But we started seeing an influx at the beginning of Operation Lone Star, when the Texas governor started sending buses to American cities like Chicago. We saw at first an influx of just migrants. Over the course of time, more and more families and their children were arriving. 

We did request some numbers from the state and from the city to see how many new kids enrolled. We were able to sort of look at enrollment files that the district provides to see where the number of English learners were going up, because there’s a process that schools use when a student is enrolled to determine if they need English language support. Those numbers tell a story. 

Also, simultaneously, we have a lot of people who send us tips and talk to us. Teachers and principals will share information with our reporting team. What they’re seeing tells a story before any of it shows up in data or in official press releases. 

We’ve taken an approach of following those tips and trying to connect with families. A lot of it has also happened through mutual aid and social service organizations. People who are community providers will say, “We just got a whole bunch of new kids and none of them have backpacks and we need backpacks.” Some of those just land in my inbox as the bureau chief.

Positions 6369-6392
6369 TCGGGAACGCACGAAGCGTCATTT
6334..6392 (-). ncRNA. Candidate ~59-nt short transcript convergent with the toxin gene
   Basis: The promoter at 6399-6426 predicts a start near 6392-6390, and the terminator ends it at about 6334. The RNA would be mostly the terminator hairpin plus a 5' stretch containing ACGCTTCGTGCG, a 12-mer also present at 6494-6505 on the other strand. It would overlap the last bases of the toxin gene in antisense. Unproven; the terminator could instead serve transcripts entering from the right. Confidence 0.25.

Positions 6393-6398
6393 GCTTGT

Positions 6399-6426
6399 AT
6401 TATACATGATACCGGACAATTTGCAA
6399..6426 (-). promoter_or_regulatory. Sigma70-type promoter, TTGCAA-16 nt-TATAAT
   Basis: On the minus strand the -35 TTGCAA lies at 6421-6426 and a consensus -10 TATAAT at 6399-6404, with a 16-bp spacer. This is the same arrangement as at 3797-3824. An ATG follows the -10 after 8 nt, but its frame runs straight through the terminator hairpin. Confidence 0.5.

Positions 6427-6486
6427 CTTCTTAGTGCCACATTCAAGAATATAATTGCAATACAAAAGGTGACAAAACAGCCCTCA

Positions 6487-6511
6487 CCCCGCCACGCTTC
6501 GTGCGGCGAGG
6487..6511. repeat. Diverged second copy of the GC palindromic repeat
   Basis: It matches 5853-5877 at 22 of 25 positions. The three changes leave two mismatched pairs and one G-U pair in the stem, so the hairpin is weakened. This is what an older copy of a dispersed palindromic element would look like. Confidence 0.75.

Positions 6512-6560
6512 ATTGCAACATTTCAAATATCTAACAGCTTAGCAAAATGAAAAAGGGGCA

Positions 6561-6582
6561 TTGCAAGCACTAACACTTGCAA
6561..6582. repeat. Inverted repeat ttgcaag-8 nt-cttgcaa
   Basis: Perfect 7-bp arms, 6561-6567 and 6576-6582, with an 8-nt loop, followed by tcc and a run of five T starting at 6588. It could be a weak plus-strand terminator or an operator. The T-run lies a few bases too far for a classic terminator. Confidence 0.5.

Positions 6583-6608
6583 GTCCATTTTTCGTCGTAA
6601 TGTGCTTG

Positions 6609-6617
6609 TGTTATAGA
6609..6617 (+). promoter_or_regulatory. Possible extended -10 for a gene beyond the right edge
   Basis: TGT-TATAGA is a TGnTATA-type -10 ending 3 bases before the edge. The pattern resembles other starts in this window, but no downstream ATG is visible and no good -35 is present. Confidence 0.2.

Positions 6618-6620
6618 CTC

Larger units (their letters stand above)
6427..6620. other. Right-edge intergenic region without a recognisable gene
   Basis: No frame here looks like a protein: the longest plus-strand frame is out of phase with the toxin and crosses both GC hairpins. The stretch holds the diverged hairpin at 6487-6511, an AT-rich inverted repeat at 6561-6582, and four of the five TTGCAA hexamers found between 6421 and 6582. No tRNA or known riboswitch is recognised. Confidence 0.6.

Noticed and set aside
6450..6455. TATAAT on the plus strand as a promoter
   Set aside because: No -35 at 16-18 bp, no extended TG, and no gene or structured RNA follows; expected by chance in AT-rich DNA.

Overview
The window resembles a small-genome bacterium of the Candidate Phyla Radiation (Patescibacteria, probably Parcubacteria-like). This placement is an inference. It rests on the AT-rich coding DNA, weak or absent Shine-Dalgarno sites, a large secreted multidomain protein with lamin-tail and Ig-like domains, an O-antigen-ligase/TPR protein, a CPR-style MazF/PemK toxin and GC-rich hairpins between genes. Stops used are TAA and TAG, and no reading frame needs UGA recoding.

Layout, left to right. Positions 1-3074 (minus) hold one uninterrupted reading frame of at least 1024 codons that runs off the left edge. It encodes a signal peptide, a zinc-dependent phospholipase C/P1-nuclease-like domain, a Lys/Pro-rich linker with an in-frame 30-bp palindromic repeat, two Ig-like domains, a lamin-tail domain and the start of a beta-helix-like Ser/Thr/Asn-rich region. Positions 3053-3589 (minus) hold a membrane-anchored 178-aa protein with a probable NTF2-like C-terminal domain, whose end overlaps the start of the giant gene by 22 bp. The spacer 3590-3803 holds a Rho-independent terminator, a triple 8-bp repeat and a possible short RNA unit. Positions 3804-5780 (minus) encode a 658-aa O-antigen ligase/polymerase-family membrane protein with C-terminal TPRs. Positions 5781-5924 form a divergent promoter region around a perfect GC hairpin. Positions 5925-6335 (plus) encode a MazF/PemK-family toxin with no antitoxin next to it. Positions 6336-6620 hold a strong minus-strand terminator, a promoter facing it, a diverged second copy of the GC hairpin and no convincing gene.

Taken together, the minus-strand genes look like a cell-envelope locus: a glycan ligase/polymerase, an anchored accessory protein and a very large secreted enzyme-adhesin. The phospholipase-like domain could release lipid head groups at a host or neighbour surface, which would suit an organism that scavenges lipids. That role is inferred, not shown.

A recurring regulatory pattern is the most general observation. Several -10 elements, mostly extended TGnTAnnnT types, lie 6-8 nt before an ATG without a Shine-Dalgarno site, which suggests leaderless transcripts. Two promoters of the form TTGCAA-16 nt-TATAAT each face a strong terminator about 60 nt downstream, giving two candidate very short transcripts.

What steps does your team take in the reporting and editing processes to ensure fair, accurate coverage? How do you combat the stigmatization of immigration? 

Trying to meet people where they are and showing a certain level of humanity and empathy with the stories that they’re sharing because it’s their story. I also think it’s really great to just state it and say it simply and plainly. Stating what you see and explaining the experience without ascribing meaning to it. 

I am also on a team within Chalkbeat. I have people of other races and ethnicities who I work with who I feel are very good at talking through what would be the right way to approach the story without being transactional or extractive.